"Many people are familiar with the role of our adaptive immune system, which is what happens when we mount a defense against a new invader and then retain antibodies and immunity in the future," Gombart said. "That's what makes a vaccine work. But also very important is the innate immune system, the almost immediate reaction your body has, for instance, when you get a cut or a skin infection."

In primates, this action of "turning on" an optimal response to microbial attack only works properly in the presence of adequate vitamin D, which is actually a type of hormone that circulates in the blood and signals to cells through a receptor. Vitamin D is produced in large amounts as a result of sun exposure, and is available in much smaller amounts from dietary sources.

Vitamin D prevents the "adaptive" immune response from over-reacting and reduces inflammation, and appears to suppress the immune response. However, the function of the new genetic element this research explored allows vitamin D to boost the innate immune response by turning on an antimicrobial protein. The overall effect may help to prevent the immune system from overreacting.

"It's essential that we have both an innate immune response that provides an immediate and front line of defense, but we also have protection against an overreaction by the immune system, which is what you see in sepsis and some autoimmune or degenerative diseases," Gombart said. "This is a very delicate balancing act, and without sufficient levels of vitamin D you may not have an optimal response with either aspect of the immune system."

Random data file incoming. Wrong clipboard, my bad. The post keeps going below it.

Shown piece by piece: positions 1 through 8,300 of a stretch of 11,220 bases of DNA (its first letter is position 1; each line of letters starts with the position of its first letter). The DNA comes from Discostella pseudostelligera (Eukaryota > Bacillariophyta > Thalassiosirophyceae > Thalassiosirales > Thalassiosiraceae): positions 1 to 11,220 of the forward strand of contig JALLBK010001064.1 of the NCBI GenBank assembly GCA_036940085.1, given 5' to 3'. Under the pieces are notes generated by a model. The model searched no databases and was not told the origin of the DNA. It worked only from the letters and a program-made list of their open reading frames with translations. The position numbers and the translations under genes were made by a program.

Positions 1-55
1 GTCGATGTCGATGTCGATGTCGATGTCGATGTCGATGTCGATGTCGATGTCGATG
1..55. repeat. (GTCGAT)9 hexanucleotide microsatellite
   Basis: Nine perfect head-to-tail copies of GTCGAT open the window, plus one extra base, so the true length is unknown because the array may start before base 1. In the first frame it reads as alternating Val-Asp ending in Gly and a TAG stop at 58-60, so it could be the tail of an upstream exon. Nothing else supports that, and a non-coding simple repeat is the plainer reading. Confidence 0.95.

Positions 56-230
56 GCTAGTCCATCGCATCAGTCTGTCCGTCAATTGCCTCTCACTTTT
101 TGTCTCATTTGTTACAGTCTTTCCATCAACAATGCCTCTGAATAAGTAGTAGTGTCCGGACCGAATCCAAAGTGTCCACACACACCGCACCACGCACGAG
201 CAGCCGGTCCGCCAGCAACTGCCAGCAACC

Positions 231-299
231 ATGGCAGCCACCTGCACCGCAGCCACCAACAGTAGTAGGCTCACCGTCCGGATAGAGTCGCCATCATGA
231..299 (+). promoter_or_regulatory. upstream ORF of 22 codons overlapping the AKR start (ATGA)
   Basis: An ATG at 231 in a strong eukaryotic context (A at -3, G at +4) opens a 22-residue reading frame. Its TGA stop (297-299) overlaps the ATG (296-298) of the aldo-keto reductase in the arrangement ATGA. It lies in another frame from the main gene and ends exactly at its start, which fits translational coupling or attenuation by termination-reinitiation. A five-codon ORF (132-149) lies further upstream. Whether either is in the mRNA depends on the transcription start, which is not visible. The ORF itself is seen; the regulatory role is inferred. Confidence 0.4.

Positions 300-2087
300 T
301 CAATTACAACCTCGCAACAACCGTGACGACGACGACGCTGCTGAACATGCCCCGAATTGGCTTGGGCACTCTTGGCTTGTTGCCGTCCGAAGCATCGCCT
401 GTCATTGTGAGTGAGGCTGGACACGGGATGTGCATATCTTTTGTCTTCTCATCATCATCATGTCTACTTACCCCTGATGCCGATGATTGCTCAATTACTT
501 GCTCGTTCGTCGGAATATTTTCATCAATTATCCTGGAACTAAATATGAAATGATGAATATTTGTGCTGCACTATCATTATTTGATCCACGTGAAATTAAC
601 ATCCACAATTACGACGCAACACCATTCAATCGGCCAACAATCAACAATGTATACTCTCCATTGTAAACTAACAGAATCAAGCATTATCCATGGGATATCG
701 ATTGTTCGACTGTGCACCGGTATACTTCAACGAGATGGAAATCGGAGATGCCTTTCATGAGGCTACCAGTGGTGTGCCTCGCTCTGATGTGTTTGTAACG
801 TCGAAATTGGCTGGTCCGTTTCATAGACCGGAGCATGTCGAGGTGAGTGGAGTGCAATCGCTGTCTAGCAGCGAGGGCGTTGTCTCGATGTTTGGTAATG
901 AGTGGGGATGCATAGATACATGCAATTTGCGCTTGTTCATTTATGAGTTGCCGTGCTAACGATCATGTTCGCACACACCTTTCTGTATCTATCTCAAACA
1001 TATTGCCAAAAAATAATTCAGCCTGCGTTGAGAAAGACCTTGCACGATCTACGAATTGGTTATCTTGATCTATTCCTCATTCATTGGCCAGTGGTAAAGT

After years of research, scientists are continuing to find new roles that vitamin D plays in the human body. It can regulate the actions of genes that are important to bone health, calcium uptake, and inhibition of cell growth. It helps regulate cell differentiation and, of course, immune function.

"The antimicrobial peptide that we're studying seems to be involved not just in killing bacteria, but has other biological roles," Gombart said. "It recruits other immune cells and sort of sounds the alarm that something is wrong. It helps promote development of blood vessels, cell growth and healing of wounds. And it seems to have important roles in barrier tissues such as skin and the digestive system. Vitamin D is very important for the health of the skin and digestive system, and putting the cathelicidin antimicrobial peptide gene under its regulation may be important in this function."